June 13, 2019, © Leeham News: Mitsubishi Aircraft Corp. (MITAC)’s redesign of the MRJ70 and launch of the M100 SpaceJet in its place reflects a changing market environment when the MRJ program was launched more than a decade ago.
Then, MITAC—and Embraer—thought the restrictive US Scope Clause with the pilots’ unions of US major carriers would be relaxed by now.
MITAC launched the MRJ90 90-seat aircraft, to be followed by the MRJ70, a 70-seat airplane. Embraer launched the E175-E2 re-engined model of the popular E175.
Neither complied with Scope as then defined, specifically the maximum takeoff weight of 86,000 lbs. Each exceeded this limit by about a ton.
(There are restrictions as to the number of seats and number of airplanes that can be operated by regional airline partners, too, but it’s the weight limit that’s the key issue here.)
June 10, 2019, © Leeham News: Embraer is in a holding pattern of sorts.
It can’t coordinate with Boeing about synergies until these approvals come.
Its leadership is identifying areas that, from its perspective, can lead to synergies.
Some key campaigns for the E-Jet E2 appear to be on hold while customers wait for Boeing and Embraer to join in order to see how pricing may be reset, competition with the Airbus A220 shapes up, what synergies between the E2 and Boeing’s 7-Series product lines might emerge and how Embraer’s Services unit integrates with Boeing Global Services.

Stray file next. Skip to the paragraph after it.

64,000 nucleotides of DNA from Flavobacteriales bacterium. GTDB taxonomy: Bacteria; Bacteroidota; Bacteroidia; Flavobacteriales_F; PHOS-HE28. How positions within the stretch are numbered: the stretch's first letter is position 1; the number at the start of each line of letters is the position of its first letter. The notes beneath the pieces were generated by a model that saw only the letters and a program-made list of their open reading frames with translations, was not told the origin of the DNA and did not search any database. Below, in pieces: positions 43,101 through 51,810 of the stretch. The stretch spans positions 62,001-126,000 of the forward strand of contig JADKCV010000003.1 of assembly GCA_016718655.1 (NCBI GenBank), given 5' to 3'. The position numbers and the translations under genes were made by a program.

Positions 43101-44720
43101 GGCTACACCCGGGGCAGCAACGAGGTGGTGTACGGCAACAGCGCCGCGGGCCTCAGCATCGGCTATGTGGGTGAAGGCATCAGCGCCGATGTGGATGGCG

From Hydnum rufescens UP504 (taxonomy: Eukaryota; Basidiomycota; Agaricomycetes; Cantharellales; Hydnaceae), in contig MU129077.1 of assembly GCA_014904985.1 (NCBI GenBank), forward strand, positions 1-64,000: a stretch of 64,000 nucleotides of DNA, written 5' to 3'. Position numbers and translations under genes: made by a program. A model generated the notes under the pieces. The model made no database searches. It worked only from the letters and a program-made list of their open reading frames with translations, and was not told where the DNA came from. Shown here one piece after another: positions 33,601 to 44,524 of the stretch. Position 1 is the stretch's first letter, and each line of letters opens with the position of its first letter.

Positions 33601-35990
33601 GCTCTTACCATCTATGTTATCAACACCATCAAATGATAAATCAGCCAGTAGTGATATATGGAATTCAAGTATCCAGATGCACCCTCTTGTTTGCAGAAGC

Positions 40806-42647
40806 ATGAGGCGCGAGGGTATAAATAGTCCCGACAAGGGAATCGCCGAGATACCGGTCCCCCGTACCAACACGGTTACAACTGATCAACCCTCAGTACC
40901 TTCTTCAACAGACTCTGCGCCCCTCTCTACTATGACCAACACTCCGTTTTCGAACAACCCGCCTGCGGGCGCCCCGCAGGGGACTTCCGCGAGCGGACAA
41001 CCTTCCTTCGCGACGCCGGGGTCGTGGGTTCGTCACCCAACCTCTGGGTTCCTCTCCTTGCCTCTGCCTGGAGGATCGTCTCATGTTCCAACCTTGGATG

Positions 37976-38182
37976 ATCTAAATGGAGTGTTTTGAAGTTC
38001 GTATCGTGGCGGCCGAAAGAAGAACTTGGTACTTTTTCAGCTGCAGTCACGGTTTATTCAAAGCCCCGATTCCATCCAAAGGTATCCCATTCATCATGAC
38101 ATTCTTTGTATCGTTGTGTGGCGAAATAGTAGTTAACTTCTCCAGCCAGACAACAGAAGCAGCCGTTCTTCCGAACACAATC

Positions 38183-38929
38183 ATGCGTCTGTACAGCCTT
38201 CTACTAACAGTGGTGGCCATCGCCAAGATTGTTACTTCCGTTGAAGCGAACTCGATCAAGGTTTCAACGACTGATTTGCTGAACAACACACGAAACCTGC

June 10, 2019, © Leeham News: Embraer is 50 years old Aug. 19.
This must be the classic case of mixed feelings. By the end of the year, if regulators approve, the marquis business unit, Commercial Aviation, will be spun off and the Embraer name for it disappears into Boeing Brasil-Commercial (BB-C).
Boeing will own 80% of the new joint venture and Embraer retains 20%. Boeing has the governance and chairman. Embraer’s CEO of Commercial Aviation becomes president and CEO of BB-C, but the direction now will clearly be set by Boeing.
Sixty percent of Embraer’s services unit goes into BB-C.
Embraer and Boeing also created a second JV, for the KC-390 program. Embraer retains 51% and Boeing gets 49%.
Embraer retains full control over the remaining defense and business jet units.
Officials put a “best face” on the pending changes at Embraer’s pre-Paris Air Show briefings May 27-29, but they really could not mask the uncertainties and, to some degree, resignation about the future.
By Bjorn Fehrm
June 5, 2019, © Leeham News.: The Air Current broke the news earlier today Mitsubishi Heavy Industries (MHI) is negotiating with Bombardier to buy the CRJ program.
BBC has got comments from both companies confirming the discussions, with cautions nothing is settled and it can still result in a no deal. Should it happen it would make a lot of sense for both parties.
UPDATE: Bombardier has issued a statement confirming the discussions, see below.
Updated, 3pm Brazil time, with Bombardier statement and additional response from Embraer.
May 29, 2019, © Leeham News, Sao Jose dos Campos, Brazil: Mitsubishi is changing the name of its MRJ jet, revamping the smallest version and considering a US production line, the Japanese news agency Nikkei Asia Review reported May 29 (Japan time).